If you follow me on Facebook or Twitter, you know that my district is testing right now. Last week we had 3rd & 4th TCAP testing....this week we are doing SAT 10 with K-2. In our school...special areas proctor. Then we have a modified schedule with 40 min. classes instead of hour classes. They are able to do this by taking away our planning time!
HAPPY HAPPY JOY JOY!!!!!!!!!
HA HA HA HA
It is what it is though...and we do what we're asked to do! I'm still thankful for where I teach...and believe it is a GREAT place even if I don't enjoy this part much.
Just curious what you all do during testing times?
Specials are asked to proctor at my school as well, but our testing is completed in one week. We dedicate every morning M-F 8:15 - 11:15 to testing only. Specials are cancelled until 11:15 although you always have those teachers asking you to take their kids for art because they finished testing early or they think I've finished testing early!!ReplyDelete
We had SAT-10 last week and TCAP this week. For SAT-10, I proctored, but for the TCAP, I actually give the test to a small group. The classes that usually come to related arts during the times that we've been testing just miss related arts for that week. So we pretty much carry on our same schedule. It works out alright, except for the classes who get behind on their projects. I'll just have them finish next week, while other classes start the new project. It's an odd situation to be in, but it is what it is :)
When we had AIMS testing, all specials teachers had to proctor for two hours every morning, then taught half an hour classes except for our half an hour lunch. Teaching anything productive in half an hour during testing week is nearly impossible.ReplyDelete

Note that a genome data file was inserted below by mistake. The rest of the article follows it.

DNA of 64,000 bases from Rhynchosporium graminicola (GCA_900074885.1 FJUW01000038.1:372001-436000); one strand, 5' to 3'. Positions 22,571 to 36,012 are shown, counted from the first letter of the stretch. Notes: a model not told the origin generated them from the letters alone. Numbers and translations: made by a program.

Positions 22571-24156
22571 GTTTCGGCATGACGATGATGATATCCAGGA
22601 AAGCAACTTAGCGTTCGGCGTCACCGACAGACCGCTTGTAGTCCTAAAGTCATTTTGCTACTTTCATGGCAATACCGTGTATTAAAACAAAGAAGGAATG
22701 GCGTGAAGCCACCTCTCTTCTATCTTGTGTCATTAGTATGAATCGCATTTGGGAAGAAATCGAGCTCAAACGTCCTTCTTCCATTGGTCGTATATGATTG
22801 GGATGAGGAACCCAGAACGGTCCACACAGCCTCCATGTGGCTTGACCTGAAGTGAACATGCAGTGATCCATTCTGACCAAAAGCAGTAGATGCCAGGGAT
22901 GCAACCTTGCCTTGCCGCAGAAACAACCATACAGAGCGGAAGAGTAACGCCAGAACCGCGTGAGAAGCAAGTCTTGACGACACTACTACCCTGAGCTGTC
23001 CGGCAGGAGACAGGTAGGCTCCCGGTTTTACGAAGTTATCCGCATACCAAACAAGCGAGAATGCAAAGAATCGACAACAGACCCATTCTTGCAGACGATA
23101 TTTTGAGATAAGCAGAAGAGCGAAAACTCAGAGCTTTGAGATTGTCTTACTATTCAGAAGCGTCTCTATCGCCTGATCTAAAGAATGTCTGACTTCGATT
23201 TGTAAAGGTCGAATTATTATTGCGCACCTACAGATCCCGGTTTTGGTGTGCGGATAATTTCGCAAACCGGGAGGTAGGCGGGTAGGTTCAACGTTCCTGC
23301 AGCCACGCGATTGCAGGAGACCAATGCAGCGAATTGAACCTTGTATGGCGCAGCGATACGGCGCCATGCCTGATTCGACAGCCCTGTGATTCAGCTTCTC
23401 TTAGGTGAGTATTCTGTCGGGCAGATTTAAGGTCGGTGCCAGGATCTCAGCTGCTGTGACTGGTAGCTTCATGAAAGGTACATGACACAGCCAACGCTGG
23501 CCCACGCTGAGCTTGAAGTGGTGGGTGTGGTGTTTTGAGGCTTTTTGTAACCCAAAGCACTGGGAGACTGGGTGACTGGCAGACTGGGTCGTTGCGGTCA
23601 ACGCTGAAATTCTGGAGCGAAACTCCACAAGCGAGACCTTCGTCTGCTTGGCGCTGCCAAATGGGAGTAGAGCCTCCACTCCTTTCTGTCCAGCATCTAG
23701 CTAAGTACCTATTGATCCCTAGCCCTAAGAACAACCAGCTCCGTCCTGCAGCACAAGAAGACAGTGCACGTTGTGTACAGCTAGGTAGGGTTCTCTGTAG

We have testing that stretches out over 2 weeks (3 times a year). During these times we see the classes by homeroom vs. art class; but otherwise our bell schedule doesn't change. It takes some planning to accommodate the changes but I try to just do a quick "test week" project. I have also found this a a good time to do collaborative projects that tie into what the classroom teacher is focusing on. Testing is definitely "interesting" and I am blessed that it barely impacts my classroom.ReplyDelete
Our testing lasts anywhere from 3-5 days depending on the grade level. Our special subject teachers are only used as emergency proctors. we test from 9am -11:30 am. All specials are cancelled during that time for the testing grades. I will use the time to work on my school orders for next year and work on developing my SGO's for next year. :)ReplyDelete
They rearrange the schedule and I see all my classes in a different order each day! No proctoring for ME! I am tankful for that!ReplyDelete
We proctor at our school as well, but instead of having specials, the kids got an extra recess, which all the specials teachers supervise. Each grade level got a 20 minute recess, which meant we were outside for about 2 hours at the end of the day. Thankfully, it was a beautiful 3 days. :)ReplyDelete
We prepare for our annual school art exhibit during the 2 weeks. 1400 students = loads of pieces to mount and label. Then we hang it during that period too. I know I am LUCKY to be able to do this. My classes are in addition to our general ed teachers other prep schedule so we have the flexibility to close like this.ReplyDelete
I was asked to be a hallway monitor in the morning for two hours straight. I had the honorable privilege of escorting students to the bathroom. In the afternoon, specials teachers were asked to teach TWO CLASSES AT THE SAME TIME. Yep, two classes came to my room at once, that's over 40 kiddos! They did hire me a sub to teach the other class, but I realized it was a fool's errand to try an have two separate lessons going on in the same space at once. I came up with a solution that had each older student partnering up with a younger student as a "mentor." The two artists were asked to work together on a collaborative piece of art. It ended up being a really great experience for both grade levels, but I'm not going to lie, it was beyond disruptive to my curriculum goals and just about wiped me out by the end of the week.ReplyDelete